ANZ is the higher risk/reward option in the banking sector at present, with its higher exposure to Asian markets the key point of difference to the other majors. While we have been underweight the sector given the current and future headwinds to the industry, ANZ is been one of our preferred holdings given its relatively cheap valuation and the longer-term opportunities available in Asia.
FlexiGroup (FXL) this week announced the acquisition of Fisher and Paykel Finance, a leading New Zealand consumer finance business. The transaction is a significant one for FXL and the acquired business will represent close to a third of FXL’s combined operations. The deal will be funded by a 1 for 4.46 pro-rate entitlement offer, with the new shares priced at $2.20.
FlexiGroup: ProForma ReceivablesEnlarge
While the price paid for Fisher and Paykel Finance appears to be high (2.9x book value), it plays into FXL’s strengths of achieving value-enhancing growth via acquisition. As a result, FXL is expecting that it will be “high single digit” accretive to earnings per share, despite the full price.
We have been supporters of the FXL story and have recommended diversifying away from the major banks into these smaller, more agile and niche players in the financial sector. However, we have been more cautious in the shorter term given the recent changes at the board and management level and a slowing organic growth profile. Taking a longer-term view, the stock still screens as good value with the next catalyst the appointment of a new CEO.
Macquarie (MQG) has been one of the best performing financial stocks in the domestic market over the last year and the company backed it up with a solid result today. Net profit grew by 58%, again exceeding its most recent guidance (issued three weeks ago) of 55% growth. While a high international presence (71% of income was from offshore in the first half) assisted the group’s growth given the weaker $A, MQG estimates that around a quarter of its profit growth was from currency movements, pointing towards solid underlying trends.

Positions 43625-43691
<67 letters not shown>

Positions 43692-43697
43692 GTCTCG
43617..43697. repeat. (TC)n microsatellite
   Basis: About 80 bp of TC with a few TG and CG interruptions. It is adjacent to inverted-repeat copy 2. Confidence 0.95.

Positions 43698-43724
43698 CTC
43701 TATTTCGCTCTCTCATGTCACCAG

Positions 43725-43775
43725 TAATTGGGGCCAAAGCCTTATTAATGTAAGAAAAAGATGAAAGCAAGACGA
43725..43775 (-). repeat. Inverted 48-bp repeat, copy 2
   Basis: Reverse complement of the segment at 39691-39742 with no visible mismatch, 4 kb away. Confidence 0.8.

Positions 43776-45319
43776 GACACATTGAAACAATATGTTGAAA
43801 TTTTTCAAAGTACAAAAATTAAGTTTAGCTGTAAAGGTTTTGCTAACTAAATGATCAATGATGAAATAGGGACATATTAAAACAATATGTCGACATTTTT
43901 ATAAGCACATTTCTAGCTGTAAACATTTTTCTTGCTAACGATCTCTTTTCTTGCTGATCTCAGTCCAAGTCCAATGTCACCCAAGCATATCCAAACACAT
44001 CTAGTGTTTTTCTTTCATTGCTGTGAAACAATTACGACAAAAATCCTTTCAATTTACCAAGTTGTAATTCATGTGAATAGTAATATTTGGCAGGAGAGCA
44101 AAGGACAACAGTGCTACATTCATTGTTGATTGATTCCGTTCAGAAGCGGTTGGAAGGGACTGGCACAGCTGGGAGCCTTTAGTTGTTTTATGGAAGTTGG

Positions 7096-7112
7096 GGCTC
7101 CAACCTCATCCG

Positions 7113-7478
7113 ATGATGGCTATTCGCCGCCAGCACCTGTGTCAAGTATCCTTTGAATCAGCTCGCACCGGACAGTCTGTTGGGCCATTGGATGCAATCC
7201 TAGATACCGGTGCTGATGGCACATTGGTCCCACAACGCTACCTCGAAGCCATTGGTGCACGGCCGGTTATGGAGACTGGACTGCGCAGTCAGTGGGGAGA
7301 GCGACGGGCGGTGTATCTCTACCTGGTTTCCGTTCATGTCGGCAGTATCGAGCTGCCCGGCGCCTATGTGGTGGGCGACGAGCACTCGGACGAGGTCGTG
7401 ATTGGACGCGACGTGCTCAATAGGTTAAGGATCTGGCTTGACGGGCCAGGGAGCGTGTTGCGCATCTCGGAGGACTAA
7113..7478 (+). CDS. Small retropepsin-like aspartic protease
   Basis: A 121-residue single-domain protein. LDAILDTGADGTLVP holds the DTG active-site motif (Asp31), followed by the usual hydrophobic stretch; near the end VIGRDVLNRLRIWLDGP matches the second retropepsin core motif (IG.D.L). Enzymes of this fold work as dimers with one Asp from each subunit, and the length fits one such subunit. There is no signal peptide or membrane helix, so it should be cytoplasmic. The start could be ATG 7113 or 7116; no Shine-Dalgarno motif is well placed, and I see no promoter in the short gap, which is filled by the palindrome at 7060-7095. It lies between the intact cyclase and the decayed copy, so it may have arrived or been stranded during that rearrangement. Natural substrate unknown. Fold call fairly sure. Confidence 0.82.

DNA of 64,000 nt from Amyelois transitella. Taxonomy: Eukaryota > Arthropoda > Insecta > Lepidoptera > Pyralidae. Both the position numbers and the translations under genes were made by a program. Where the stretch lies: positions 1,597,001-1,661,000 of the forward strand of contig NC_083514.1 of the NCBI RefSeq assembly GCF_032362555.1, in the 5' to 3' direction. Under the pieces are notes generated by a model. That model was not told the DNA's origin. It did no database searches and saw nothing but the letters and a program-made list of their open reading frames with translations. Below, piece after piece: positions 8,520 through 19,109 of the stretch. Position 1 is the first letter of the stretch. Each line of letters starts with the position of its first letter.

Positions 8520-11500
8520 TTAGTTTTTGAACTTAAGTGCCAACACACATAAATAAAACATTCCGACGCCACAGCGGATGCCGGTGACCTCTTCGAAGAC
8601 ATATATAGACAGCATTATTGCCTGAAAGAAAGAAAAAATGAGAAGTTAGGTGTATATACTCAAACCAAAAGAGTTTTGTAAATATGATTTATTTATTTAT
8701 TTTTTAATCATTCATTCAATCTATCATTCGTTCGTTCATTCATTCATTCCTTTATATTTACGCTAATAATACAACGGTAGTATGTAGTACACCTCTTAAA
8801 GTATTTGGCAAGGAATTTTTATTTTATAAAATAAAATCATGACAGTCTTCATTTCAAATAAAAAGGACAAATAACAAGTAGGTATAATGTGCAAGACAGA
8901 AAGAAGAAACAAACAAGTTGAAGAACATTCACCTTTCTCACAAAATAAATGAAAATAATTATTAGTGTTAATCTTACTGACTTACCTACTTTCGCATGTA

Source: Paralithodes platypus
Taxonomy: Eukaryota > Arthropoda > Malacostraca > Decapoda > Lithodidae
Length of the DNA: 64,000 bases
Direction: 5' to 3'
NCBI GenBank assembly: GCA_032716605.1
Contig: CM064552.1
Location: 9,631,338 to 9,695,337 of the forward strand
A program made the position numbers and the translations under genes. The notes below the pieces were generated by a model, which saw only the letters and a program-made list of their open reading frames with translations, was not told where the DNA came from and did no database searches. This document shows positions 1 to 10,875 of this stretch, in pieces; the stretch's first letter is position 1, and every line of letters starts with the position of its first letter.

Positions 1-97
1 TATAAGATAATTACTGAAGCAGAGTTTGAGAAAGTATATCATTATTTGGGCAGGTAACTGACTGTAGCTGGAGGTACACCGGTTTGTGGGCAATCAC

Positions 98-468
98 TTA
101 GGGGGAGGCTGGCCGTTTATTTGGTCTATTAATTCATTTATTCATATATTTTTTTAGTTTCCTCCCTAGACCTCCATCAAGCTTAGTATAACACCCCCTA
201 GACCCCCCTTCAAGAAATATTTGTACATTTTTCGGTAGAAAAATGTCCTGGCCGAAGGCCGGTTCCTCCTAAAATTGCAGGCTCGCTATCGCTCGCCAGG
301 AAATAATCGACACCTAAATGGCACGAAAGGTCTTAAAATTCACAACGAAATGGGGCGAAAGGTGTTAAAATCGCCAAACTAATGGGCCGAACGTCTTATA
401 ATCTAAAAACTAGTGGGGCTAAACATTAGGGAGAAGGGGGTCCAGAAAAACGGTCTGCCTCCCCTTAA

Strong fund performance, increased market volatility and higher transactional activity all led to improved trading conditions for MQG in the half. The higher profitability now has the group generating a much-improved return on equity; pleasingly this is higher among the core annuity-style businesses:
Macquarie Group: Return on Equity
Source: Macquarie Group
All divisions of MQG reported higher profits in the half, however it should be noted that approximately half of the overall profit growth could be attributed to higher performance fees from the infrastructure funds it manages, which more than doubled compared to the previous half. We had previously highlighted this as a medium term driver of profit growth, although the sustainability of this outcome is clearly questionable. We have MQG in our model portfolios and believe that the current market conditions remain supportive for the company’s performance.
Telstra’s (TLS) investor day confirmed the changing dynamics across the telco industry. TLS was able to reaffirm its full year guidance of low-single digit EBITDA growth, however noted increased competitive behaviour in the broadband and mobiles market. Prices had been moving downward in broadband, while in mobiles, operators had been trending towards increased data allowances in their plans (in some plans, data allowances had tripled over the last year).
The theme of increasing data as a result of a higher number of connected devices and faster download speeds may not necessarily be a positive for telcos as this increased activity is competed away by the industry. If consumers increasingly choose their telco on the basis of price, this should play into the hands of the smaller operators given Telstra’s premium pricing point. We have been underweight Telstra in our model portfolios, preferring to gain exposure to the sector through companies that are gaining market share at Telstra’s expense, such as TPG Telecom (TPM).
Late in the week, Qube Holdings (QUB) entered the race to acquire part of Asciano’s (AIO) assets when it combined with Global Infrastructure Partners and Canada Pension Plan Investment Board to acquire 19.99% of the company. The consortium plans to vote against the current offer on the table from Brookfield Infrastructure (with the scheme meeting taking place on 10 November), which requires 75% of votes cast to be in favour in order to proceed.
If the consortium were to be successful in acquiring AIO, Qube would take control of AIO’s ports business, while its co-investors would take ownership of the Pacific National rail business. With additional parties now pursuing AIO, the likelihood of a deal being completed has increased, although competition concerns may yet hinder the chances of either progressing. The ACCC has already noted its concerns over the Brookfield proposal, while similar issues may be raised over the position of Qube.